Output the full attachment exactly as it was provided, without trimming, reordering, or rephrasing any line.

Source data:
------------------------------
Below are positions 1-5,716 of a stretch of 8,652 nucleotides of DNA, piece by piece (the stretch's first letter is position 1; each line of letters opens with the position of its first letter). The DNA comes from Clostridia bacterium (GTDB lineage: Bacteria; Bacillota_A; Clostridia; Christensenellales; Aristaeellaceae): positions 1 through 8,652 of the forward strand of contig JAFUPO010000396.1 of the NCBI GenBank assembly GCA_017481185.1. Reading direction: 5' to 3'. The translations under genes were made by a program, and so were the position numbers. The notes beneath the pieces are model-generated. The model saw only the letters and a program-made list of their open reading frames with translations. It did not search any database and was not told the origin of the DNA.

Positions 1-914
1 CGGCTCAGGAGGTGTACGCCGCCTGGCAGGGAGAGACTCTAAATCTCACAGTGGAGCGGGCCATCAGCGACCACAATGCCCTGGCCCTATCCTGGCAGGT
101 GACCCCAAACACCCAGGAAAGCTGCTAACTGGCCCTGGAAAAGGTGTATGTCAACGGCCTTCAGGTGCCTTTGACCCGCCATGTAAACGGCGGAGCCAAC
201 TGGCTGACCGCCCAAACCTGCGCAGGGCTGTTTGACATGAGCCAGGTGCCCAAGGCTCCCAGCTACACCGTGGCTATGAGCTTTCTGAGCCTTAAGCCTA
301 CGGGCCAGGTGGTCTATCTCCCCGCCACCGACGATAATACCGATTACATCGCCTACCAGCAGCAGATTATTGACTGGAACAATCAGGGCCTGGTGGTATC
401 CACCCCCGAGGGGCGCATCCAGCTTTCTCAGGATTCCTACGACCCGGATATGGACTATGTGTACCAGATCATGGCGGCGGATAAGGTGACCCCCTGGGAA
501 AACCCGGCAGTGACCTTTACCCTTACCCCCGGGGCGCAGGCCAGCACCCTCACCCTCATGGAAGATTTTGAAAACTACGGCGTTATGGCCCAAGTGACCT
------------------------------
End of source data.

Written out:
Below are positions 1-5,716 of a stretch of 8,652 nucleotides of DNA, piece by piece (the stretch's first letter is position 1; each line of letters opens with the position of its first letter). The DNA comes from Clostridia bacterium (GTDB lineage: Bacteria; Bacillota_A; Clostridia; Christensenellales; Aristaeellaceae): positions 1 through 8,652 of the forward strand of contig JAFUPO010000396.1 of the NCBI GenBank assembly GCA_017481185.1. Reading direction: 5' to 3'. The translations under genes were made by a program, and so were the position numbers. The notes beneath the pieces are model-generated. The model saw only the letters and a program-made list of their open reading frames with translations. It did not search any database and was not told the origin of the DNA.

Positions 1-914
1 CGGCTCAGGAGGTGTACGCCGCCTGGCAGGGAGAGACTCTAAATCTCACAGTGGAGCGGGCCATCAGCGACCACAATGCCCTGGCCCTATCCTGGCAGGT
101 GACCCCAAACACCCAGGAAAGCTGCTAACTGGCCCTGGAAAAGGTGTATGTCAACGGCCTTCAGGTGCCTTTGACCCGCCATGTAAACGGCGGAGCCAAC
201 TGGCTGACCGCCCAAACCTGCGCAGGGCTGTTTGACATGAGCCAGGTGCCCAAGGCTCCCAGCTACACCGTGGCTATGAGCTTTCTGAGCCTTAAGCCTA
301 CGGGCCAGGTGGTCTATCTCCCCGCCACCGACGATAATACCGATTACATCGCCTACCAGCAGCAGATTATTGACTGGAACAATCAGGGCCTGGTGGTATC
401 CACCCCCGAGGGGCGCATCCAGCTTTCTCAGGATTCCTACGACCCGGATATGGACTATGTGTACCAGATCATGGCGGCGGATAAGGTGACCCCCTGGGAA
501 AACCCGGCAGTGACCTTTACCCTTACCCCCGGGGCGCAGGCCAGCACCCTCACCCTCATGGAAGATTTTGAAAACTACGGCGTTATGGCCCAAGTGACCT